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Why is $\ce{N2}$ (dinitrogen) not a Lewis base even with two lone pairs?

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Actually, it is, but a very weak one.

The lone electron pairs in dinitrogen are in $\mathrm{sp}$ hybridization state, and nitrogen is quite electronegative, so they are not easily donated. Still, if a Lewis acid is strong enough, dinitrogen may form a complex.

It is known that dinitrogen adsorbs on acidic $\ce{OH}$-groups in zeolites, forming complex with IR-active frequency. The nature of the complex may be debated, as no full proton transfer occurs, but the electron pairs are definitely involved.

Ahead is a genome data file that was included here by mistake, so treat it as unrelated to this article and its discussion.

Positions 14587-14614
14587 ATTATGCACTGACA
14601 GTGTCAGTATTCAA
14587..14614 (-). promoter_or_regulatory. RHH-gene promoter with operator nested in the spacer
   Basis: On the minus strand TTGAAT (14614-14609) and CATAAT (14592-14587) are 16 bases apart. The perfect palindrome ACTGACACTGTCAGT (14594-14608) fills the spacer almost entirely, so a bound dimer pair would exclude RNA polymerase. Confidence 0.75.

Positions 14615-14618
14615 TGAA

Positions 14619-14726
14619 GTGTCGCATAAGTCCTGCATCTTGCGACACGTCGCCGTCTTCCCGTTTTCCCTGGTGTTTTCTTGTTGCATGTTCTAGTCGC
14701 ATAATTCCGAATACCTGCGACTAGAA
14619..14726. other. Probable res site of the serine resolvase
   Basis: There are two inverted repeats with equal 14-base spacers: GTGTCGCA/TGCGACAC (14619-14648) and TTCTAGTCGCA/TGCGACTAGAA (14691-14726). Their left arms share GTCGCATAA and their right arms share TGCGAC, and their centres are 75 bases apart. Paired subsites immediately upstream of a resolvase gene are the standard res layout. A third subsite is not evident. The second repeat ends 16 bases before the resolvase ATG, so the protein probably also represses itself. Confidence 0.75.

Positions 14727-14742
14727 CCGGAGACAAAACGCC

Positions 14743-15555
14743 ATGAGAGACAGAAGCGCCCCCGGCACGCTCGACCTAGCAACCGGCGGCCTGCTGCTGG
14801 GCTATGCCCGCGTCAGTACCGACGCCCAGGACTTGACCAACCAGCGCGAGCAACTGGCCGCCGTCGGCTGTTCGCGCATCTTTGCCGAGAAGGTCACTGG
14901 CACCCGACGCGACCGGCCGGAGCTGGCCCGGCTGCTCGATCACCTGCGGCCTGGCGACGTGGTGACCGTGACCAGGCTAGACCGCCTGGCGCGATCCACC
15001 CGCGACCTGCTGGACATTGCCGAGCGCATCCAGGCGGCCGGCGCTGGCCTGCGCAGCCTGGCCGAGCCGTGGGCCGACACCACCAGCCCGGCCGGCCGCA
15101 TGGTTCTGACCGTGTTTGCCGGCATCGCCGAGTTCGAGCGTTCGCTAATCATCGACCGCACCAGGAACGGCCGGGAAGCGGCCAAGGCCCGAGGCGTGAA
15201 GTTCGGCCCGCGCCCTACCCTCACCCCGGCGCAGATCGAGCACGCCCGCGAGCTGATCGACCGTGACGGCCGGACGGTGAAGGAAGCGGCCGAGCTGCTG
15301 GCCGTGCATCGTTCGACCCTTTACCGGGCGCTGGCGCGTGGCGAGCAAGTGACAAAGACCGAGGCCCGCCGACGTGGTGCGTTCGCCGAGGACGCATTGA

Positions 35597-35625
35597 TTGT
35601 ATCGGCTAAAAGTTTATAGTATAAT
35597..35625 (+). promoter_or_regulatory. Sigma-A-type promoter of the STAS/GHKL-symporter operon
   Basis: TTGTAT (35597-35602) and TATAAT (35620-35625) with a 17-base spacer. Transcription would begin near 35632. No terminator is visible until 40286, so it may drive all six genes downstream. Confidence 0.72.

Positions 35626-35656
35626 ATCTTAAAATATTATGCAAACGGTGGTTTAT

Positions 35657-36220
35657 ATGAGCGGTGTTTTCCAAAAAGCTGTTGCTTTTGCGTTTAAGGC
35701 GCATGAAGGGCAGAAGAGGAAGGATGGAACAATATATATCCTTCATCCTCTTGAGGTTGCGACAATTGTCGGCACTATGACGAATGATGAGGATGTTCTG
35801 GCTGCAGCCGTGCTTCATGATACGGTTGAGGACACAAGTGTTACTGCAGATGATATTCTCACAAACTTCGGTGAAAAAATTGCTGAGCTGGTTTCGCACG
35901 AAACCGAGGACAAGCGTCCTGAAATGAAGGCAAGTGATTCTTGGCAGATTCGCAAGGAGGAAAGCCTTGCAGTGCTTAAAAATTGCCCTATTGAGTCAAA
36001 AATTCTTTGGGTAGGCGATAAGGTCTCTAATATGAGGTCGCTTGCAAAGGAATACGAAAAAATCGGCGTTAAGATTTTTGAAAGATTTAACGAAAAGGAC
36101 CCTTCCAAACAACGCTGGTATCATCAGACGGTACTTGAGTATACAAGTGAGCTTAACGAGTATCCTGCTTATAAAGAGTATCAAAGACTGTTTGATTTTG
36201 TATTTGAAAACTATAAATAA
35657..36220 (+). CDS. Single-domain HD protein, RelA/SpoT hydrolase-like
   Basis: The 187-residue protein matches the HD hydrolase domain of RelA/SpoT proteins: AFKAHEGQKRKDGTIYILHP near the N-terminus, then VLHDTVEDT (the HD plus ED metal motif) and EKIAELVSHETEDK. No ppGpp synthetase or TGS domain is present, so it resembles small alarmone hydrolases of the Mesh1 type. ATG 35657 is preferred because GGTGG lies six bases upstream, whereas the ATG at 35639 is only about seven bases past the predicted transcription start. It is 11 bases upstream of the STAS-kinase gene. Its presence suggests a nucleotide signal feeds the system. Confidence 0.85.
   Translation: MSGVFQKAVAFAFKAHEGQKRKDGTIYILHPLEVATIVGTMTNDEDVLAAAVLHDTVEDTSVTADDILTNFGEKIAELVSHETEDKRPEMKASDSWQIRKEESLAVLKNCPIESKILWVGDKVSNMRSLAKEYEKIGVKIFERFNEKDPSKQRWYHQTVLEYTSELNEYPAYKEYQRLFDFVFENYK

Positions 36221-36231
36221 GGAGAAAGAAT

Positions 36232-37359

Diazonium salts may be considered as a lewis-acid complex of a carbocation and dinitrogen molecule. While no direct synthetic route exists from dinitrogen to diazonium salt (because typically a stronger Lewis base is available), they typically decompose with formation of dinitrogen molecule.

Significant amount of dinitrogen complexes with transition elements are known. Typically they are obtained indirectly, by forming dinitrogen ligand in-place, though.

Finally, adsorption of dinitrogen on the surface of ammonia synthesis catalysts starts as a Lewis-interaction. Similarly, nitrogen adsorption on cations in zeolites is known.

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